Single, White, Slaveholding Women in the Nineteenth-Century American South
Single, White, Slaveholding Women in the Nineteenth-Century American South0 0 5 Scritto da: Marie S. Molloy
Molloy contends that the Civil War proved a catalyst for accelerating personal, social, economic, and legal changes for these women. Being a single woman during this time often meant living a nuanced life, operating within a tight framework of traditional gender conventions while manipulating them to greater advantage. Singleness was often a route to autonomy and independence that over time expanded and reshaped traditional ideals of southern womanhood.
Molloy delves into these themes and their effects through the lens of the various facets of the female life: femininity, family, work, friendship, law, and property. By examining letters and diaries of more than three hundred white, native-born, southern women, Molloy creates a broad and eloquent study on the relatively overlooked population of single women in both the urban and plantation slaveholding South. She concludes that these women were, in various ways, pioneers and participants of a slow, but definite process of change in the antebellum era.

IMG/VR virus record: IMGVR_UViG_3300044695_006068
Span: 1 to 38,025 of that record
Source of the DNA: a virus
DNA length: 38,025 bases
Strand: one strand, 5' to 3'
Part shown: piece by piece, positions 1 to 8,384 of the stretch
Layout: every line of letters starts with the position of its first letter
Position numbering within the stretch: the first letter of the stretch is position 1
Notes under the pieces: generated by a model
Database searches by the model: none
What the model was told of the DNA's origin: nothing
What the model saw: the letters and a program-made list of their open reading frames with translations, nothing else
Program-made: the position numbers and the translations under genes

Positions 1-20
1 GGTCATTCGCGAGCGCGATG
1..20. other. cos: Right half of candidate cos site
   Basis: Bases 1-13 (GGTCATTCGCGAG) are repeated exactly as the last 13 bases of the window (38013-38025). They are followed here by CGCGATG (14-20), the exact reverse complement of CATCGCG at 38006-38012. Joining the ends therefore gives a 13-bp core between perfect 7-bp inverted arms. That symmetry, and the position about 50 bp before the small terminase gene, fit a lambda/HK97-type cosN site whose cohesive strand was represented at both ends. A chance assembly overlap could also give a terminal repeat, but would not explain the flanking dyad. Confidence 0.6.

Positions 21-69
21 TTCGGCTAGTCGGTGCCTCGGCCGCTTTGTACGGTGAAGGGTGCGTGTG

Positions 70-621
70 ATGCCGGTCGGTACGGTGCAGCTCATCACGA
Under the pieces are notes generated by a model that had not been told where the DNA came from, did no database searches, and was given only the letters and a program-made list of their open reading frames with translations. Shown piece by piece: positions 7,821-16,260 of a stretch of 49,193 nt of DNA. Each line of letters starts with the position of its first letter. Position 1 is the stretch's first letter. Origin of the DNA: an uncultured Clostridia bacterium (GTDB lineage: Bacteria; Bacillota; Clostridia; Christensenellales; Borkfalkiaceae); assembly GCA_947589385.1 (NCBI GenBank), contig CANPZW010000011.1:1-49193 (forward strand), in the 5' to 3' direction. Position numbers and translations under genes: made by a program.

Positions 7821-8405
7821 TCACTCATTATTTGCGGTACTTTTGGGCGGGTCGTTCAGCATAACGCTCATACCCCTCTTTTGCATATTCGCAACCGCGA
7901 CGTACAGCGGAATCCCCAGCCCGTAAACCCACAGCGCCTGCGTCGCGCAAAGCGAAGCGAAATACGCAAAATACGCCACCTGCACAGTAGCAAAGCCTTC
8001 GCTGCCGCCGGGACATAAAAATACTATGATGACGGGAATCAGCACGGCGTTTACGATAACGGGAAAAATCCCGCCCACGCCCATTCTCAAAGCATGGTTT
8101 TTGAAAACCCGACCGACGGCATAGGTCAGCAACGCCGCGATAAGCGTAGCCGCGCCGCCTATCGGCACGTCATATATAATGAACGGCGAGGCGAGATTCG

Più informazioniEditore: University of South Carolina Press